The dichotomy of modern government is that the existence of ministerial pay-packets, pensions, perks and kudos relies on those incumbent in the offices doing things, whereas the most effective way for things to happen is for them to get out of the way and stop acting as a brake on every endeavour. They will never do this, or at least anyone who is a member of any of the big three parties won’t.
As is apt on Hallowe’en, a spirit from the past has risen up to try and give us all a scare.
Michael Heseltine has just popped back from the dead to give us the benefit of his wisdom by delivering an eighty something point plan for the government to ‘generate growth’. There are some crackers in there.
Right. And how is that going to generate growth? You take billions of pounds from one area of government and move it to another. Oh, there’ll be growth alright, the Local Enterprise Partnerships (and note ‘partnership’ as far as government and civil service are concerned is the private sector jumping through hoops for a few quid, becoming entirely beholden and subservient to the department handing out the cash) will grow, their staff numbers will increase, the little empires within will see their borders expanding and the budgets will run unchecked. Very little of that money will go to local enterprise. It would make more sense to not take the money off those same local enterprises in the first place. Growth in local, small, independent business? As close to nil as makes no difference.
Lord Heseltine also calls for councils to be given a legal duty to promote development
What does that even mean? Look, dickhead, it is the job of the council to make sure the bins are emptied, that the pavements are in a decent state of repair, that the grass in the park is cut. How the hell are they supposed to promote development? It means nothing. Nothing at all. Are we talking about publicising what a wonderful place Crapshire is for doing business? It’s easy for you, if you think that Crapchester would benefit from having the Dept. for toenail clippings and belly button fluff based in the town then you move it there, because truth be told it doesn’t matter where the department is based. For enterprise to succeed there has to be a demand for the service or product provided, this is why you can walk around the streets of Kettering all day long and not find a ship’s chandler – there’s no demand. Government and quangos cannot create that demand, it just can’t.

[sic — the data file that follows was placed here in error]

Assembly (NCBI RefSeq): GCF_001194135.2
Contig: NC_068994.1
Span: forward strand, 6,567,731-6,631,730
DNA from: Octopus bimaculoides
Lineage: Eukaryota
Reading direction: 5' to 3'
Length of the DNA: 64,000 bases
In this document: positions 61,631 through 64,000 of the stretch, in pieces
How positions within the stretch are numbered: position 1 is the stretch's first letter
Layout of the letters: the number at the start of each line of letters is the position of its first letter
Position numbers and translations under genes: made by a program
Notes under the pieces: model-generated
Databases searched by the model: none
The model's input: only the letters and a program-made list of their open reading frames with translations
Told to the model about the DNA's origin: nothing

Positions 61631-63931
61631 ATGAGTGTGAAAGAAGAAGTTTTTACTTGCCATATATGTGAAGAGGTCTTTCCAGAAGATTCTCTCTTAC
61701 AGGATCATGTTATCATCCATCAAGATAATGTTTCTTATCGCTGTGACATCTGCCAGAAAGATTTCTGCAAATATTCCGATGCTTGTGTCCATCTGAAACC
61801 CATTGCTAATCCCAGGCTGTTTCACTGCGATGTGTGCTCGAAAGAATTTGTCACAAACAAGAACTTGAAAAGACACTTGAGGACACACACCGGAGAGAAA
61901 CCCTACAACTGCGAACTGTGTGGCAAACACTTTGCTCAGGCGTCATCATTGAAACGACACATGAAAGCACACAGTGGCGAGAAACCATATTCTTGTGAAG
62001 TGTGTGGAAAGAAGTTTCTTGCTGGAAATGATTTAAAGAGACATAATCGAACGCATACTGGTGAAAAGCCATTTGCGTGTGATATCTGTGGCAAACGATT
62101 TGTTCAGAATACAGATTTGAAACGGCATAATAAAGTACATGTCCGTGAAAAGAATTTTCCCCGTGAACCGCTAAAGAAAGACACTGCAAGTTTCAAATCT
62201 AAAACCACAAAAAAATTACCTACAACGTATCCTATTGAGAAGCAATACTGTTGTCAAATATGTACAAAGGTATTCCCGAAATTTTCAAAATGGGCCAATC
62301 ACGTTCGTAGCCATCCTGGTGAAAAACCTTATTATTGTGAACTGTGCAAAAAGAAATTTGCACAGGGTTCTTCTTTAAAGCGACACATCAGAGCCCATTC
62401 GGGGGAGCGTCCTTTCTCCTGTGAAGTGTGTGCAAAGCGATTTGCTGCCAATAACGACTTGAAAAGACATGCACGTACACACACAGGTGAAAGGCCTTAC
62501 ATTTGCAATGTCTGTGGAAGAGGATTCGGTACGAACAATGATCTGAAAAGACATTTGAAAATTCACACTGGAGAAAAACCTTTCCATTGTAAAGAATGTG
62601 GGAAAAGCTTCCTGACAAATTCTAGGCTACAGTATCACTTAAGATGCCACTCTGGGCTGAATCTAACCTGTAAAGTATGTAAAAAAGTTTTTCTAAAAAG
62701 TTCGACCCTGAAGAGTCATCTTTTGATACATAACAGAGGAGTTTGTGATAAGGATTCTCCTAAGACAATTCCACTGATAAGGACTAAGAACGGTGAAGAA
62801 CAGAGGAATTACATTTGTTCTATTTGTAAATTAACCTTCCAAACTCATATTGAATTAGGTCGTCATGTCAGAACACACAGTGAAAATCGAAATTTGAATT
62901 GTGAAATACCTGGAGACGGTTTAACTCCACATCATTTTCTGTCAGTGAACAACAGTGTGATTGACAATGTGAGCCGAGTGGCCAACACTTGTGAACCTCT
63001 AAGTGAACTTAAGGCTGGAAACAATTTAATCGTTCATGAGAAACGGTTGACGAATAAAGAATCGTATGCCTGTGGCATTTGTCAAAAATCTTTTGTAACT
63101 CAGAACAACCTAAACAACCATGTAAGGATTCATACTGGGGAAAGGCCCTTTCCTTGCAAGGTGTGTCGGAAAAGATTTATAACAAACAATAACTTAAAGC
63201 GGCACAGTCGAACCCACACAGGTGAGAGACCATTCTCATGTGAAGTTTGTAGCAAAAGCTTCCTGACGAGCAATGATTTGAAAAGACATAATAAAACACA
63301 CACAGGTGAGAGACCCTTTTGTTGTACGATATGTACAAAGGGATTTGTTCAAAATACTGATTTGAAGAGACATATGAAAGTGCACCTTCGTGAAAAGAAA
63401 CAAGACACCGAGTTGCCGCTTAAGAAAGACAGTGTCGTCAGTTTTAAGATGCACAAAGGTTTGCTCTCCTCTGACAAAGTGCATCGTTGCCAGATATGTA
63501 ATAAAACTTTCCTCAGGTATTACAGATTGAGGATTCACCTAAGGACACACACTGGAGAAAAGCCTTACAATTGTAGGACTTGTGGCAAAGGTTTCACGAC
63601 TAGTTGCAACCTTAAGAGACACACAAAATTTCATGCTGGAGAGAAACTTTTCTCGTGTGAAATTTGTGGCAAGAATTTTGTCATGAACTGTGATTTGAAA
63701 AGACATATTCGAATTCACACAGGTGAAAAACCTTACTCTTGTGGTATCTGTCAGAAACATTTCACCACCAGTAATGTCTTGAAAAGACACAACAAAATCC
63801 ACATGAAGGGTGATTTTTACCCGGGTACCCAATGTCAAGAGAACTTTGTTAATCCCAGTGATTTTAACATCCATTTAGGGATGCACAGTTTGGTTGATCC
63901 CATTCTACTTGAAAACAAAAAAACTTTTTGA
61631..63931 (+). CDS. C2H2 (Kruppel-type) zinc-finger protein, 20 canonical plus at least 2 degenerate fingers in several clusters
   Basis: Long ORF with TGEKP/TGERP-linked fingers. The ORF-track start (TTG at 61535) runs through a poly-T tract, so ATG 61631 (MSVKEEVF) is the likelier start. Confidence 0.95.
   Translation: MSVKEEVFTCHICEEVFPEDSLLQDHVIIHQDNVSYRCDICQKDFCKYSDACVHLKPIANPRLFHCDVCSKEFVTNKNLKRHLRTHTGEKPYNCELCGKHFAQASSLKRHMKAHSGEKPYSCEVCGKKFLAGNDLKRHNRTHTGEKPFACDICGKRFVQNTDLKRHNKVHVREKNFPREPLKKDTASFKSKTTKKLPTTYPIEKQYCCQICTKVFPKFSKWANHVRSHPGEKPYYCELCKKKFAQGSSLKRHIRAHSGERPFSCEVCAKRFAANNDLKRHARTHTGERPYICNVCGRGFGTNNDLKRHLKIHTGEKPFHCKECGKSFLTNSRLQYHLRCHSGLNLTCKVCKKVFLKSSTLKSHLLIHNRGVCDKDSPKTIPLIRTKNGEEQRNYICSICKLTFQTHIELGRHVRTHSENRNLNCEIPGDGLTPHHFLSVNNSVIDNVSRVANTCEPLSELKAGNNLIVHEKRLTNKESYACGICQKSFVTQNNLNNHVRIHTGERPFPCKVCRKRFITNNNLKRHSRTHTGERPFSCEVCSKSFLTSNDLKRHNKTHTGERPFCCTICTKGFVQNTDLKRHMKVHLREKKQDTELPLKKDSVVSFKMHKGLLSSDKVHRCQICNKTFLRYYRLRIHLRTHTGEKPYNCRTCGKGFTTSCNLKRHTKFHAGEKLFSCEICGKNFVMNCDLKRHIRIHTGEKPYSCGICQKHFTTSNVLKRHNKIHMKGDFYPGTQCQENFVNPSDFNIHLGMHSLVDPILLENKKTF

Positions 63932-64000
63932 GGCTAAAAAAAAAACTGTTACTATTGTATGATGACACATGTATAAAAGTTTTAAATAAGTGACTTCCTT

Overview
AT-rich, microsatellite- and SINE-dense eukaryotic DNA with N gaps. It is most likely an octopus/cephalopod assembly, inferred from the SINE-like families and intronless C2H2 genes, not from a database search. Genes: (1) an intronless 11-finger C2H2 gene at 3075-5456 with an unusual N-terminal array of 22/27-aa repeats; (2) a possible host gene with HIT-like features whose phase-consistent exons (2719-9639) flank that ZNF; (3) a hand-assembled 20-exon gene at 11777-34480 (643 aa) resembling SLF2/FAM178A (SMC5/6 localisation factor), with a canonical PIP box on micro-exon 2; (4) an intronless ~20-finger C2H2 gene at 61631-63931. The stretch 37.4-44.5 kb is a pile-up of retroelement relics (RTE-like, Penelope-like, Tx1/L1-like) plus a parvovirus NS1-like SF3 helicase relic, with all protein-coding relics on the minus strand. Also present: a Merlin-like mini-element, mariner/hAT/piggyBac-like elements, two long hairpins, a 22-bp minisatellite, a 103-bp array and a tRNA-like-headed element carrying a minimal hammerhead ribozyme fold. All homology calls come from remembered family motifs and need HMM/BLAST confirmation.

and for pay restrictions on the senior Civil Service to be lifted to attract private sector talent. He says it “takes too long for decisions to be made” by civil servants and ministers.
Oh for crying out loud. Look, try to get this through your thick skull; government cannot drive growth, it can only get out of the way and let it happen. We don’t need private sector talent immobilised in the tedium and administration of the civil service, we need them in the private sector generating wealth, it doesn’t matter if they are the greatest entrepreneur the world has ever seen, all the time they are in the public sector they will not generate any money, the public sector consumes it does not generate, accept this fact. The reason that entrepreneurs can make decisions is that they are in sole charge of their enterprise, they live and die by their decisions, thus those who are best at making decisions remain in business longer and make a lot of money.